RALEIGH, N.C. (WTVD) -- Advocates are preparing for a rally Tuesday in downtown Raleigh where they'll call on the State Senate to finally pass expanded Medicaid.
Some reports say that would decrease the number of uninsured North Carolinians by 600,000 people.
The House passed a bill last week.
"If my sister had been able to get preventative care, they would've caught that cancer in time: I'm 100% sure of that," said Adrienne Hayes-Singleton.
She lost her only sister, Sharon, to cancer more than five years ago.
Sharon owned a hair salon in the Wilmington area.
Adrienne said her sister made too much to qualify for Medicaid and private insurance was too expensive.
So the throbbing pain in her hip got ignored for too long.
"Her hip was hanging on by a thread so when they went to put a rod in her hip, they found a mass for cancer," Hayes-Singleton said. "By the time they found it, it was already at stage four."
If House Bill 76 passes the Senate and goes on to Gov. Roy Cooper's desk, it could mean coverage for hundreds of thousands of people like Sharon.
It would also make North Carolina the 40th state to expand Medicaid under the Affordable Care Act.
"There are 600,000 people in NC who would benefit from Medicaid expansion," said Lucy Dagneau, senior director for state and local campaigns at the American Cancer Society's Cancer Action Network. "It's becoming more common sense that having access to healthcare is what you need."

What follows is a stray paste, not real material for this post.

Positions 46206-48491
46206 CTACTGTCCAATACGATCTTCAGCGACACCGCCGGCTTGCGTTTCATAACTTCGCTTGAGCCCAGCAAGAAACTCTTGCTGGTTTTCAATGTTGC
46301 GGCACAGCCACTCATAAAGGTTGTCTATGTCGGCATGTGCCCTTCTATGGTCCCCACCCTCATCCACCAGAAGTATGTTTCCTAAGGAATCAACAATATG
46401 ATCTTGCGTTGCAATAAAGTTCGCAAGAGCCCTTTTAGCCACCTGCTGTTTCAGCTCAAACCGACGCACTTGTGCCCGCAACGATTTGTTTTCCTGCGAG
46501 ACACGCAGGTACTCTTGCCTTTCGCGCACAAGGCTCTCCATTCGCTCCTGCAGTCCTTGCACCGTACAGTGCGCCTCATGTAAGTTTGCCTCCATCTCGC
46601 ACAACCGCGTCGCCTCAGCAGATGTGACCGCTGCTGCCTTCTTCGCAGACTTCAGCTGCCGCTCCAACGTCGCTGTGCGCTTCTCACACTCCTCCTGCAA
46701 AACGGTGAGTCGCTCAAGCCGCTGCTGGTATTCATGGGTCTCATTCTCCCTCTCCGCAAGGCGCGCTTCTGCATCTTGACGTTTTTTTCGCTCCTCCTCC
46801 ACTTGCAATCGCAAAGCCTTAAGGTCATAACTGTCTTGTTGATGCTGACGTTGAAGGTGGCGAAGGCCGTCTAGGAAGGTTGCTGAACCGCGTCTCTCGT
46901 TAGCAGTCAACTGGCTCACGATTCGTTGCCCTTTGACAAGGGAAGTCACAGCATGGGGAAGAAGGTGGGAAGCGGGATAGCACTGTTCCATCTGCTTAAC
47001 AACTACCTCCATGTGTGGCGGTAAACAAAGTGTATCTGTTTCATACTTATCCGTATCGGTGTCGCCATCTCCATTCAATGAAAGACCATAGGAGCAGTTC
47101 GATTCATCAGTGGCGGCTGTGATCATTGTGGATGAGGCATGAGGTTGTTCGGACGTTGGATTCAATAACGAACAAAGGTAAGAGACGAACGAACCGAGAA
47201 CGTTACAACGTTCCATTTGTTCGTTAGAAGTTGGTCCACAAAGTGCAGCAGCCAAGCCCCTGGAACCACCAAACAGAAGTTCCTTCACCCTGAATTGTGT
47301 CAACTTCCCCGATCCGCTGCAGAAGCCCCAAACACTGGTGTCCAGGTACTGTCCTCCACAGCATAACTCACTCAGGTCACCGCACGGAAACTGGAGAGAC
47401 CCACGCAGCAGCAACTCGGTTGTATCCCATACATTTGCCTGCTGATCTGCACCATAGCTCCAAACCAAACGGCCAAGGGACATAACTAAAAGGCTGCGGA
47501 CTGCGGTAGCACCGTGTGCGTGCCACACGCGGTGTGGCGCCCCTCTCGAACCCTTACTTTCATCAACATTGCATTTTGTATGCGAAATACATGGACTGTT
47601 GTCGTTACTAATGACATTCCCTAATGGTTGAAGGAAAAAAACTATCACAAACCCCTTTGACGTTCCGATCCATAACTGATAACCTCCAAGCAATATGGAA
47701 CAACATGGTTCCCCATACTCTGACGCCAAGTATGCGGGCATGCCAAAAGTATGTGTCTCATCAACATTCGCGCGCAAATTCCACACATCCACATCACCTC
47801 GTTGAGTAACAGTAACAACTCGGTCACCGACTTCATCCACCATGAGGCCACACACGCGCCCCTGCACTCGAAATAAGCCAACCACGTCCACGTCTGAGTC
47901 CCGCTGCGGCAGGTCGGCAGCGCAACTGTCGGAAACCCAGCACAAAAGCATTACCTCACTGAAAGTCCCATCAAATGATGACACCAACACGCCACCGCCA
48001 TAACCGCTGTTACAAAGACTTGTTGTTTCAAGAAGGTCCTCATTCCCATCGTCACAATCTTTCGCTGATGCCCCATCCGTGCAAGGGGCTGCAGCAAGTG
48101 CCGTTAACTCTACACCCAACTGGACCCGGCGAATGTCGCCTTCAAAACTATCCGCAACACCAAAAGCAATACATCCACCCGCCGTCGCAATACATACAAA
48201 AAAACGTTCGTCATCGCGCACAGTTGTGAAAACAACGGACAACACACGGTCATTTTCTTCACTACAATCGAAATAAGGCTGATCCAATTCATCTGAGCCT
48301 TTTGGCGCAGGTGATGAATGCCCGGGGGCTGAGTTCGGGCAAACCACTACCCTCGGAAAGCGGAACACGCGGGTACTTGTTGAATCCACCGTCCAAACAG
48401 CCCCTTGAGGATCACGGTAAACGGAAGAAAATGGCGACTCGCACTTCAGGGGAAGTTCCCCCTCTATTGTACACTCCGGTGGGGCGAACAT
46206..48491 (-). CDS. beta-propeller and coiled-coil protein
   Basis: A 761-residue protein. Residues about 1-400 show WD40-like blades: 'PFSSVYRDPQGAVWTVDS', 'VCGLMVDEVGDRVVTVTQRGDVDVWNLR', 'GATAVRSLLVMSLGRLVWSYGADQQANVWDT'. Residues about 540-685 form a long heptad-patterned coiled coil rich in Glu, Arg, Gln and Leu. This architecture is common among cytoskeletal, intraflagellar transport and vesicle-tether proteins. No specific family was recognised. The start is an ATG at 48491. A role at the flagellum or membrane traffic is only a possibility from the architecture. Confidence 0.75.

Dagneau is helping organize Tuesday's rally where there will be cancer patients, survivors, and their families.
Until last Spring, Senate Majority Leader Phil Berger, R-Rockingham, thought Medicaid expansion was wrong for the state but his mindset changed.
Last year the Senate passed a bill that failed in the house. This year, the House went first and passed something.
"You are literally holding people's lives in the palm of your hand, and all you have to do is say yes and preventative care, which is covered through Medicaid, covers a lot of things and help prevent illnesses and diseases if they're able to get something," Hayes-Singleton said.
On Tuesday, cancer survivors were among the advocates putting pressure on state lawmakers to expand Medicaid.
ABC11 spoke with one woman who survived two types of cancers, but could not get the proper screenings because she lost her health insurance for a year.
"Because of delaying screenings for a year, I was a stage three cancer and then breast cancer. It was very very odd because I don't have that in my family. So I just know the importance of screenings. There's so many people walking around, and i wonder now, does that person have health care?" said Donna Marie Woodson.
Senate Majority Leader Phil Berger thought Medicaid expansion was wrong for the state up until last spring.
He has since changed his mind.
A high ranking republican senator said today he hopes the bill will be passed by the end of March.